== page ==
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    Photo: Cheyenne Thorpe/OPB

Students March On Downtown Portland To Urge Action On Climate


Thousands of Portland students and many adults joined in the international climate strike Friday, demanding action on climate change.

Thousands of students marched through Portland Friday as part of the international strike against climate change.

Students demonstrated outside Portland City Hall, coming from schools all over the city. From there, students walked across the Willamette River to OMSI for what organizers called a “festival.”

“I want to do anything I can as a 16-year-old to help make the change now before it’s too late,” Madison High School junior Miles Anderson said.

Thousands of children, students, and citizens from around Portland rallied as a part of the international climate strike to demand action on climate change.

Thousands of children, students, and citizens from around Portland rallied as a part of the international climate strike to demand action on climate change.

Cheyenne Thorpe/OPB

Previous student marches have intentionally excluded adults from the effort, but for Friday’s “strike,” student organizers reached out to parents and other community members to offer support.

Students are speaking out against fossil fuels, such as the Zenith Energy project in Portland. Some called for stronger regulations on industry and more consideration for marginalized communities.

“The biggest thing I would like to see changed is from big corporations, but especially from Zenith Energy and the oil tanks they are constantly bringing into Portland through the cities,” Lincoln High School senior Aliya Peek said.

Students also pushed for climate change to be more of a priority in their classrooms, through a focus of science curriculum, for instance.

Phoebe Kemp is a senior at Lincoln High School in Portland. As part of an environmental justice class in school, she wants all students to have the same opportunity.

“We’re learning math, we’re learning science, we’re learning history, but we’re not learning what’s truly important which is about our environment,” Kemp said. “I think it needs to be a curriculum implemented in every school.”

Portland Public Schools estimated some 6,000 people participated in the international climate strike in Portland.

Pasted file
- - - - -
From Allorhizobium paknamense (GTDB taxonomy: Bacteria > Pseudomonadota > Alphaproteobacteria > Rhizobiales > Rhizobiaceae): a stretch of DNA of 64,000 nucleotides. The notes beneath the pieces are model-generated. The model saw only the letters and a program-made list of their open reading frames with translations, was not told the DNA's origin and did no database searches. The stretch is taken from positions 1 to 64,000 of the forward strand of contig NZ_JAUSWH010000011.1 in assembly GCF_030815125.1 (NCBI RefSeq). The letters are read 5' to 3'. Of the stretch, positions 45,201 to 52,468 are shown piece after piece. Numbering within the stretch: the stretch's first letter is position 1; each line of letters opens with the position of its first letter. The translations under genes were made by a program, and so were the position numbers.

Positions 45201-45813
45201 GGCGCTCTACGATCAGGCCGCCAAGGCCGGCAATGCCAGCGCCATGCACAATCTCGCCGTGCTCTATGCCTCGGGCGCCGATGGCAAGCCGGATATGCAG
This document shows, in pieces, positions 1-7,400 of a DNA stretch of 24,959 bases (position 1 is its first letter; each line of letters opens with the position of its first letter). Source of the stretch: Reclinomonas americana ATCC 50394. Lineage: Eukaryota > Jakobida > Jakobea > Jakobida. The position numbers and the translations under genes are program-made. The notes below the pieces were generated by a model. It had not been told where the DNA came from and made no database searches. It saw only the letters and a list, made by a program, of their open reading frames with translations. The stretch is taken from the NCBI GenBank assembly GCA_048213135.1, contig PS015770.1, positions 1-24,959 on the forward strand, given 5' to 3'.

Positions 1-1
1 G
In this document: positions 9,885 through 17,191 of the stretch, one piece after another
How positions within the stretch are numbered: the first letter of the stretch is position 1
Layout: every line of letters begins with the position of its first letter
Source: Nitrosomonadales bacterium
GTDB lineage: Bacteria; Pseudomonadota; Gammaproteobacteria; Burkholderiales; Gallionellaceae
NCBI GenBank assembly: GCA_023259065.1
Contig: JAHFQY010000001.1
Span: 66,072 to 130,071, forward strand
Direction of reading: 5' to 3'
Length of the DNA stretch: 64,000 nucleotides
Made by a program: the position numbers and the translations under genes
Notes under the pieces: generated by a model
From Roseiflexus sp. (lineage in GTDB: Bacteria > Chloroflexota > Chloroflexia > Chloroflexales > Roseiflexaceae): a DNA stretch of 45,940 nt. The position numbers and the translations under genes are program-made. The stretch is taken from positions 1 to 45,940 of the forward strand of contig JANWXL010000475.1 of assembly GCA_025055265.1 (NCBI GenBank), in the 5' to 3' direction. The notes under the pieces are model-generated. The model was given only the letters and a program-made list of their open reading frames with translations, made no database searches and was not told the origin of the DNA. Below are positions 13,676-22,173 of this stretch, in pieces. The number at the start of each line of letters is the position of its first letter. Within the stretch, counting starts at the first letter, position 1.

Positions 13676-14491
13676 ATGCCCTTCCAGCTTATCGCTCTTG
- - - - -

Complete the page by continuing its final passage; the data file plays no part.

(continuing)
Portland Public Schools estimated some 6,000 people participated in the international climate strike in Portland.

Cheyenne Thorpe/OPB

A group of students presented a list of demands to Mayor Ted Wheeler’s staff. Students couldn’t get inside City Hall, because it was closed in response to the throngs who showed up to the downtown building as part of the march.

According to Sunrise Movement PDX, Wheeler’s office responded to a meeting request with an invitation to meet Thursday night, the night before the Climate Strike.

Youth organizer and Grant High School senior Ella Shriner helped create the list of demands. She spoke at Friday’s rally in front of City Hall, and called the last-minute meeting invitation “completely unacceptable.”

“We’re all out here organizing and building for this movement,” she said.

The Portland Police Bureau said there were three arrests made related to the climate events, one adult and two juveniles.

Nathan Porter holds his handmade sign at the Portland climate strike.

Nathan Porter holds his handmade sign at the Portland climate strike.

Cheyenne Thorpe/OPB

For past protests, officials at Portland Public Schools have given mixed messages about student participation, or explicitly told students that they should be in class, rather than marching in the streets. For Friday’s action, PPS was more tolerant, saying that students could get an “excused absence” for participating in the protest, so long as families communicated with schools about what their students were doing.

West Linn High School junior Matilda Milner held a sign with an illustration of the Lorax, from Dr. Seuss.

“Our generation feels ignored. This is our future, this is our health, this is our safety,” Milner said. “We’re running out of time and we’re running out of resources, and we’re running out of options. So I think we need to force radical change through whether it’s the easiest option or not.”